Watch Dr Vivien Li accept the research grant award and hear a bit about the project.
Multiple sclerosis (MS) is an autoimmune disorder of the brain that leads to problems with walking, seeing, sensation, thinking and bladder control. People with MS are able to access many treatments that can reduce the chances of relapses leading to these symptoms but each treatment comes with a range of risks and side effects, so choosing a treatment that is right for each patient can take time. Patients might need to stop or switch treatments due to various reasons including adverse side effects, pregnancy and transition to a more progressive stage of the disease where there are no clinically obvious relapses or inflammation and most currently available treatments have not proven to be effective. Recently, it has been found that patients on certain treatments do not develop a protective immune response following the COVID-19 vaccination, meaning they and their doctors may wish to temporarily stop therapy to be vaccinated. Currently, it is difficult to evaluate the risk to individual patients when stopping or pausing treatment, balancing the potential risks of more relapses or worsening disease without treatment versus side effects of continuing therapy. This research aims to carefully examine how inflammation in the brain is affected by treatment switching or cessation using the latest brain imaging technologies to identifying patients at risk of worsening disease.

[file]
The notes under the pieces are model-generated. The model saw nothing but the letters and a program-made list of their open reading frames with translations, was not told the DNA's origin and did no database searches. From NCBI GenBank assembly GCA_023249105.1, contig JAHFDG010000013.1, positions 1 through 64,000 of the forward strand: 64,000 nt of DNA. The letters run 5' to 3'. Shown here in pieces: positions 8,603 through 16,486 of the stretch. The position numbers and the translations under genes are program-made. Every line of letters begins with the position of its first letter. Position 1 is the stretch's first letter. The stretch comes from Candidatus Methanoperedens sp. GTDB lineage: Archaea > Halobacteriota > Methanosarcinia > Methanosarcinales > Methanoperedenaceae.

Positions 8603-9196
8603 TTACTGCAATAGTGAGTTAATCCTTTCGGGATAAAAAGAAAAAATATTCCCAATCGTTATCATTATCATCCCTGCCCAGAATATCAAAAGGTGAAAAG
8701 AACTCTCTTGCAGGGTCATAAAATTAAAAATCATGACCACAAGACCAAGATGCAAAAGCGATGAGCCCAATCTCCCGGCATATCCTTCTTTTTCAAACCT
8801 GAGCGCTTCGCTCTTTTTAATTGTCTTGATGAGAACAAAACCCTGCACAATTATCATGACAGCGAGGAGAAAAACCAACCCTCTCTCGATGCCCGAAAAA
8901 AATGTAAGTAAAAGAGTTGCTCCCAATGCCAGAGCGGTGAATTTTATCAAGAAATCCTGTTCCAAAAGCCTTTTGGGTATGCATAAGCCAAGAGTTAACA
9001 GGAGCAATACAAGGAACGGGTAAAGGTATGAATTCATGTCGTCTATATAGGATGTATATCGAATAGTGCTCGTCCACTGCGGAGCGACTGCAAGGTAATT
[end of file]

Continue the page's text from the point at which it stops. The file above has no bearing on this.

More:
Patients will have brain scans using a 7 Tesla (7T) MRI system which is over twice as powerful as the most powerful scanners available in hospitals. The greater the magnetic strength of an MRI system, the better the image resolution achievable. Therefore, using this high-powered scanner, smaller and subtler changes of ongoing disease activity in the brain can be seen, which potentially allows clinicians and patients to have more time to discuss their therapy and act to stop the disease worsening quickly. Also, in patients who are free of relapses with stable symptoms for many years, a powerful scanner can also potentially detect very low levels of inflammation that are not seen on regular MRIs to help distinguish between patients who could safely stop treatment versus those who may still be benefiting from ongoing therapy.